Subjectivity also weighed heavily on me as I considered what might have happened had I dared to be daring in a black body, or had my gender identity not conformed to what was listed on the state ID I presented. Born with a level of privilege most of the world cannot imagine, I was relatively sheltered from the consequences of my actions before I even acted. I shudder to imagine the draconian punishments I would have suffered had I publicly decried as a war criminal the head of Turkish or North Korean intelligence.
But those men aren’t doing book tours. Officials of overt autocracies lack the means to subdue their populations through anything but fear and violence. The subtle strongman is a man of the people, and thus those who hide their hegemonic aspirations behind the banner of democracy must at times prostrate themselves before the public. So they give us a vote while conducting their business behind closed doors. They distort their crimes through the lens of patriotism and posit that everything is relative; that had we known what they know, we would have done the same. Loss of life and liberty becomes relative to the value of security, the moral inviolability of human rights relative to the motives of the terrorist.
Recourse to relativity cuts two ways, however, and jingoistic posturing is the only salve capable of soothing the wounds of cognitive dissonance. To deny America’s role in perpetuating some of the world’s most profound depravity is to dismiss en masse the perspectives of those whose lives are crushed under our eternal march to liberate the Earth. The emotional impact of violence remains the same whether its survivors curse suicide bombers or drone operators. On what grounds can we rationalize the fear of Afghan children gazing at a clear blue sky?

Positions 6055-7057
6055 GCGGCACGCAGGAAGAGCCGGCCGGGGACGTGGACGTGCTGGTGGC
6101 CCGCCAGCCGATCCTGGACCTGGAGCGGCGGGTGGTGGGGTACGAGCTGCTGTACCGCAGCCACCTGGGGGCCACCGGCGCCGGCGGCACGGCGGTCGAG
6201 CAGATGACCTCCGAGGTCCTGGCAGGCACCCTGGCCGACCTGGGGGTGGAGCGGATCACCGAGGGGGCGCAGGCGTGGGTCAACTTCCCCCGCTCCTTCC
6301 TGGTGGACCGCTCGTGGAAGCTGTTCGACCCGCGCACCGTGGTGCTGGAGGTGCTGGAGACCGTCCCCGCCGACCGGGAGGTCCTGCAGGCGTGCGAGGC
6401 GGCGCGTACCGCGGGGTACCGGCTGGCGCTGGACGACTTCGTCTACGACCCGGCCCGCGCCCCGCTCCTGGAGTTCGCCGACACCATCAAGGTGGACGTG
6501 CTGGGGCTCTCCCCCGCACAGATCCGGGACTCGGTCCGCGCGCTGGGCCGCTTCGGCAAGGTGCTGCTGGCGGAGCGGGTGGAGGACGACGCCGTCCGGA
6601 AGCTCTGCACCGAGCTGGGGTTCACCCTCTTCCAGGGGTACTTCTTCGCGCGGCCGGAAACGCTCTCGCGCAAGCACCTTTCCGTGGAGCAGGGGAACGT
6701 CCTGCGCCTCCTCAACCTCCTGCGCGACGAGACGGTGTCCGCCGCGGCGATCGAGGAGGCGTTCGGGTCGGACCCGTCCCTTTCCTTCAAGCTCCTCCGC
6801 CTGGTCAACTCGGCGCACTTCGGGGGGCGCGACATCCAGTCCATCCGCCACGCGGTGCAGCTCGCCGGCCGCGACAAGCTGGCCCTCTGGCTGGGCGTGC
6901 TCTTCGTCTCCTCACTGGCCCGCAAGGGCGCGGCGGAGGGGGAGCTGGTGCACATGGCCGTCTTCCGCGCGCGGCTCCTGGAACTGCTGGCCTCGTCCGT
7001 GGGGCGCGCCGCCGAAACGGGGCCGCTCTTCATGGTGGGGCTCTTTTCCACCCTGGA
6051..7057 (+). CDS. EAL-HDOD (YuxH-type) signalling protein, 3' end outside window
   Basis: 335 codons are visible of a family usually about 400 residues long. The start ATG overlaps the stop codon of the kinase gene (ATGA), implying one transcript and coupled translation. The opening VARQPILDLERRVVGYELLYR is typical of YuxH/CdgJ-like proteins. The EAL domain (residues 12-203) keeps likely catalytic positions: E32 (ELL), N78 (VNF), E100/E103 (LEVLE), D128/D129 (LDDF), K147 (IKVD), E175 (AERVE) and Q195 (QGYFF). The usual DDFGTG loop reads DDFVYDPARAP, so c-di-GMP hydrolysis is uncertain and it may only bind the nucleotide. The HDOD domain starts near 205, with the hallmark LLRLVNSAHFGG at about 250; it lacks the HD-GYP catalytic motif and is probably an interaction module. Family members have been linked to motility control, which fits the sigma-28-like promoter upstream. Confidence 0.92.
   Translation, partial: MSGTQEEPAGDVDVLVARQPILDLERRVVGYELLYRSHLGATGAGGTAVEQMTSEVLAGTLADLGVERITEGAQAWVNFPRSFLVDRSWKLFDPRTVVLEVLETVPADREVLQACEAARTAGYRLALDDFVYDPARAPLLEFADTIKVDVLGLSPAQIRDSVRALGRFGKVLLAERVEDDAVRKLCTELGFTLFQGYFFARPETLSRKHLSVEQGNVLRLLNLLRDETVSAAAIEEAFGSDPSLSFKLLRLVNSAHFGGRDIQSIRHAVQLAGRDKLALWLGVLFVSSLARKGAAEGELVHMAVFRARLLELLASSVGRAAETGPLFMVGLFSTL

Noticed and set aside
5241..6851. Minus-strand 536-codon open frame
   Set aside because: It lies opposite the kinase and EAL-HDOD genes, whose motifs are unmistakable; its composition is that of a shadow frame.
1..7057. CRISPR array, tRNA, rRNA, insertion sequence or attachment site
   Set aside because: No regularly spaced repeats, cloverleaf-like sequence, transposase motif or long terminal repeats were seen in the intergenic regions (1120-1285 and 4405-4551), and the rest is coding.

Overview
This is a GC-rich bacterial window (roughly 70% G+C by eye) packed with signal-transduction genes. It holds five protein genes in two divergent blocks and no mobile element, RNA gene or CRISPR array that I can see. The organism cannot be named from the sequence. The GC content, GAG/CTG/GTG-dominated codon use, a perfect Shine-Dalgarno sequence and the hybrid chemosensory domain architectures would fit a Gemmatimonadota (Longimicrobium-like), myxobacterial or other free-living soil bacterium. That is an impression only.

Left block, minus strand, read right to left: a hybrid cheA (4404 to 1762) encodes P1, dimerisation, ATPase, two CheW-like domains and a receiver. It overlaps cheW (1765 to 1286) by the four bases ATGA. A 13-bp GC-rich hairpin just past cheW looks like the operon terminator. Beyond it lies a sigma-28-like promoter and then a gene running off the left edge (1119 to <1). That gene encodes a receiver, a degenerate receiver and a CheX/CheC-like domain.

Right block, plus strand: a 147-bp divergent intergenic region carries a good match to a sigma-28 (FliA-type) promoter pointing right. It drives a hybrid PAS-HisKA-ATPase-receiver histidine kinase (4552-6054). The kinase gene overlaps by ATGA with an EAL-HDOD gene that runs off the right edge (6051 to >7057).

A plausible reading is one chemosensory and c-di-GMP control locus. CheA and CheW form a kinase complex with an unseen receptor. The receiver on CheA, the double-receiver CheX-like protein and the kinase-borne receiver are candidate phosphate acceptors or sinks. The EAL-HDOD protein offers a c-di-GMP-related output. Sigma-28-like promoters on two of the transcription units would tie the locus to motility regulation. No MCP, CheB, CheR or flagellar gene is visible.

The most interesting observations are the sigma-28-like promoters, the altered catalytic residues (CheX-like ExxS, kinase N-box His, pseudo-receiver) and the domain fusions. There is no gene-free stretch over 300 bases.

Freed from the grasp of nationalism, if we are to accept subjectivity as an objective element of the human experience, we have no choice but to combat the apocalyptic consequences of our lifestyle on the lives of so many around the world. Our struggle may very well be in vain. The opponents of liberty own the banks and the factories. They control the schools and have the press hanging at their every word. The guns and bombs and surveillance networks are on their side. But struggle is defined by seemingly insurmountable odds. To stand against ideological totality demands a competing absolute and an army willing to lay their lives on the line in service of this ideal. What the cops interrogating me feared most was that they had only arrested two of us. They fear a nonviolent coalition committed to rejecting the order police protect and making manifest a new order based not on violence and coercion but rather consensus and peace, human dignity and the potential of a species freed from deprivation and terror. And so long as the old order stands, it our duty as its opponents to stand firm, screaming at its face.